- Specialty: Ophthalmology
- Fun fact: Haroon loves hip-hop dancing and even helped direct and choreograph MDivas, the DGSOM dance team
- Matched Residency Program: University of Southern California (USC) Roski Eye Institute
Meet Haroon Rasheed
After completing his undergraduate studies in bioengineering at UCLA, Haroon Rasheed had no trouble picking his top-choice medical school: The David Geffen School of Medicine at UCLA (DGSOM).
“I knew the campus. I knew a lot of the medical students already here. I knew the quality of education—and the opportunities—UCLA offers.”
Haroon says he’ll never forget receiving his acceptance during a quick break while working at the Venice Family Clinic. Scanning his emails, his eyes darted to one from UCLA. He had a new message in the application portal.
In that moment, nothing mattered except accessing that message.
“I had to go outside and prepare myself. I opened it and immediately called my grandparents and my friends,” Haroon says. “I don't think I left the clinic until very late that night because I was just so excited.”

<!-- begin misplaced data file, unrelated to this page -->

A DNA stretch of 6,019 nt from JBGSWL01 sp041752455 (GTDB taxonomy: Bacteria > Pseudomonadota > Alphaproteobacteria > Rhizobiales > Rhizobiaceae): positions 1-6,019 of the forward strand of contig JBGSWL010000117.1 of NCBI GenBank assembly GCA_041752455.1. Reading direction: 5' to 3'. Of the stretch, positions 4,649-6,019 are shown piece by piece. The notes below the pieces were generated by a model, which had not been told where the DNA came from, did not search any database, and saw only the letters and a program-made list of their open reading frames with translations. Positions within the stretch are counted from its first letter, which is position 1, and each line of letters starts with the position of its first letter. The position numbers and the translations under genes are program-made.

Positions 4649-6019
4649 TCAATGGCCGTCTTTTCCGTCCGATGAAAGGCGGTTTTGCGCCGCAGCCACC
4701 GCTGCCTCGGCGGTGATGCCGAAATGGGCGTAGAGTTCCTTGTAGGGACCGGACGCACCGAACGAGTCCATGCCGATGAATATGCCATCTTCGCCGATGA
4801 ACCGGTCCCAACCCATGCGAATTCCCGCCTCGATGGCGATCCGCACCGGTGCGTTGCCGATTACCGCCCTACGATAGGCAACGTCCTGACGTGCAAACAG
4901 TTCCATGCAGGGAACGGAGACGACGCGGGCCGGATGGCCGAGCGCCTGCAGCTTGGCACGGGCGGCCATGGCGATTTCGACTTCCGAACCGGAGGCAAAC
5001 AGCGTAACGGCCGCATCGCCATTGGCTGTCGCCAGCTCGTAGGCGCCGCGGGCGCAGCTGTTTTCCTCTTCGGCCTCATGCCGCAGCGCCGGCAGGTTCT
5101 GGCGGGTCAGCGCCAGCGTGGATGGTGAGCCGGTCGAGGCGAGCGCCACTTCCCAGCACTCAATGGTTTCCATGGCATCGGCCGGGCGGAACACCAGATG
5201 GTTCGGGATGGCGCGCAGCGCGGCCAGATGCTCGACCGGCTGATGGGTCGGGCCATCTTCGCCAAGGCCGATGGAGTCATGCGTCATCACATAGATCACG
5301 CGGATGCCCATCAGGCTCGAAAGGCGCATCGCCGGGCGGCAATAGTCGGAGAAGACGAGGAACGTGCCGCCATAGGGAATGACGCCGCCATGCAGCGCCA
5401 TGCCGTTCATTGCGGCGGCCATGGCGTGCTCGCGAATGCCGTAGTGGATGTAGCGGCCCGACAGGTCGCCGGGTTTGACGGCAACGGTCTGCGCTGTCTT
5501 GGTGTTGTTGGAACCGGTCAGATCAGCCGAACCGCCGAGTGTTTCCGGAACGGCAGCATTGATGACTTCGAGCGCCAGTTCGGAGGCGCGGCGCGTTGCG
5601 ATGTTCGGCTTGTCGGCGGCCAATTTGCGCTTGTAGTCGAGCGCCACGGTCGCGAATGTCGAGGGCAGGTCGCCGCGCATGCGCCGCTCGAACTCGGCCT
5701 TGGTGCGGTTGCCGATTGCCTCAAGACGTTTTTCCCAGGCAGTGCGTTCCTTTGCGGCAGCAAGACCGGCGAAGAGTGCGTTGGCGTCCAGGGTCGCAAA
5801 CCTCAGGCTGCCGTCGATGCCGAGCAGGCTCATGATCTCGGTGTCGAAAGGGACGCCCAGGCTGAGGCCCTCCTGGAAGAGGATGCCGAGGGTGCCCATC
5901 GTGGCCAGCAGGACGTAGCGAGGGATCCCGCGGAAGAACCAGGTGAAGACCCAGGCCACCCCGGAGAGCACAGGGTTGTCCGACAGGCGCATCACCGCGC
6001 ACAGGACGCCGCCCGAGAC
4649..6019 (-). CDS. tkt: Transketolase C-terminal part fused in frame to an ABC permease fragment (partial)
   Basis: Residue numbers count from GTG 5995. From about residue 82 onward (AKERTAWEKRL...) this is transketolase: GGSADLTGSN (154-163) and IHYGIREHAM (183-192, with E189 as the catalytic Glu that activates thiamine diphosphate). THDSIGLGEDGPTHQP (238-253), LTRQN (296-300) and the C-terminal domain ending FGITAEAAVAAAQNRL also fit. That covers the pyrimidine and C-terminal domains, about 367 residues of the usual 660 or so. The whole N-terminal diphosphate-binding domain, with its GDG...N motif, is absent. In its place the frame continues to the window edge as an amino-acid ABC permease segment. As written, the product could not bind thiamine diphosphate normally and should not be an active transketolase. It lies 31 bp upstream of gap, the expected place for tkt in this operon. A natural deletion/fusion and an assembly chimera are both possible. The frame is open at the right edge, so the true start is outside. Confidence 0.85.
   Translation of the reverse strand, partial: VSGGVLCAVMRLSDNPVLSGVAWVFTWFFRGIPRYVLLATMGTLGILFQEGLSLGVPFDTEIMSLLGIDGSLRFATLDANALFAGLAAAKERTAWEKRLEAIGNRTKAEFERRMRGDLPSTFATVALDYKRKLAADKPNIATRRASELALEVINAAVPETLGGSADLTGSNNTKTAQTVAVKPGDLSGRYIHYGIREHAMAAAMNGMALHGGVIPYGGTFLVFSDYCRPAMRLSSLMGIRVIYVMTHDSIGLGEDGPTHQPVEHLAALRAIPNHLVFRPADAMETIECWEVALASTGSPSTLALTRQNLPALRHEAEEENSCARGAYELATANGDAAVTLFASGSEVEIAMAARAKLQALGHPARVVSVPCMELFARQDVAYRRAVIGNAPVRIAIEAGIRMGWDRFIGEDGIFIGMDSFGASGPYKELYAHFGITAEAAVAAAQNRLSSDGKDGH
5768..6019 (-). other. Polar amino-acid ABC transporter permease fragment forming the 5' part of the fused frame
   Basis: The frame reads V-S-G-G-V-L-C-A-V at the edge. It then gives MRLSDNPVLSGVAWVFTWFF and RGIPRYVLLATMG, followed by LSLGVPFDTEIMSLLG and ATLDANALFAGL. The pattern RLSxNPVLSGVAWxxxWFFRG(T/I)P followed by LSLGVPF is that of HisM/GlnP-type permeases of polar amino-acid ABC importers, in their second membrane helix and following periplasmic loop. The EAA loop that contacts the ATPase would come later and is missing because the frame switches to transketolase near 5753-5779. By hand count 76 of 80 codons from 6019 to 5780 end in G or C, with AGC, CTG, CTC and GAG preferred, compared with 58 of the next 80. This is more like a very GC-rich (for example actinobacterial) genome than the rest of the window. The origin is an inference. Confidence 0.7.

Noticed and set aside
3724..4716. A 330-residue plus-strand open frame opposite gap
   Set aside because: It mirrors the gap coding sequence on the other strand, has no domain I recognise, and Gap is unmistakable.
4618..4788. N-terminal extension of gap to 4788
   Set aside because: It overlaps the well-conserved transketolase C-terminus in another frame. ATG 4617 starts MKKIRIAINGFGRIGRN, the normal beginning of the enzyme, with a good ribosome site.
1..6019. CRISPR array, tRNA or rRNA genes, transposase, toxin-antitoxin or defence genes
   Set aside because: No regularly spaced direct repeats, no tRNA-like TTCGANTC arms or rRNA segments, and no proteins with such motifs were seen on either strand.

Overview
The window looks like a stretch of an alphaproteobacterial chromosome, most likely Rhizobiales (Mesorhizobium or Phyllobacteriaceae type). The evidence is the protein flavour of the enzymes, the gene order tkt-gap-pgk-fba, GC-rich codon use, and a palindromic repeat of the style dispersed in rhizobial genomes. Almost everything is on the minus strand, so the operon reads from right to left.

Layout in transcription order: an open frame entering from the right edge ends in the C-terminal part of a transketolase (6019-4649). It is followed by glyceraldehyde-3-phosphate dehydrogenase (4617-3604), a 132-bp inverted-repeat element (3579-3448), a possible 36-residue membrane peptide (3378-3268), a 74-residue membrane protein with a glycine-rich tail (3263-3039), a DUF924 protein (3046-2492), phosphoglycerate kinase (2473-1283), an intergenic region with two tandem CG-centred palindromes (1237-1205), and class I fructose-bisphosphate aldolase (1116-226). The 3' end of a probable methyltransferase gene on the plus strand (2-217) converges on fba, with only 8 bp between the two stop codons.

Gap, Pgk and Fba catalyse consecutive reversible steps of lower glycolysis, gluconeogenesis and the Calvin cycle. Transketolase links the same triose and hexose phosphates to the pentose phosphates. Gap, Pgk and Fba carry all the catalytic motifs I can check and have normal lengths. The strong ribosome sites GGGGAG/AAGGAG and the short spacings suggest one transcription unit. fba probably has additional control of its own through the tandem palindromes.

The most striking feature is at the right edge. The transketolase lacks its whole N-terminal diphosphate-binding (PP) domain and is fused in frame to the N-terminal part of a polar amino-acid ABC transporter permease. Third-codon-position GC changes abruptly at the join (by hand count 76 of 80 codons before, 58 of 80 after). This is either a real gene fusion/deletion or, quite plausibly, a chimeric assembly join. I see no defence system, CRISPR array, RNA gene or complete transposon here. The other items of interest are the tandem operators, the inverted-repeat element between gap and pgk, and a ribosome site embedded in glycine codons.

Selecting a Specialty
Haroon had enjoyed his undergraduate studies and hoped to find a specialty at the intersection of medicine and bioengineering.
During a resident round table (where medical students have the opportunity to speak with current UCLA interns and residents), Haroon learned about a UCLA ophthalmologist, Dr. Shawn Lin, who incorporated artificial intelligence into his work.
“That got me really excited,” Haroon says. “That was the first time I’d heard about someone in medicine using artificial intelligence.”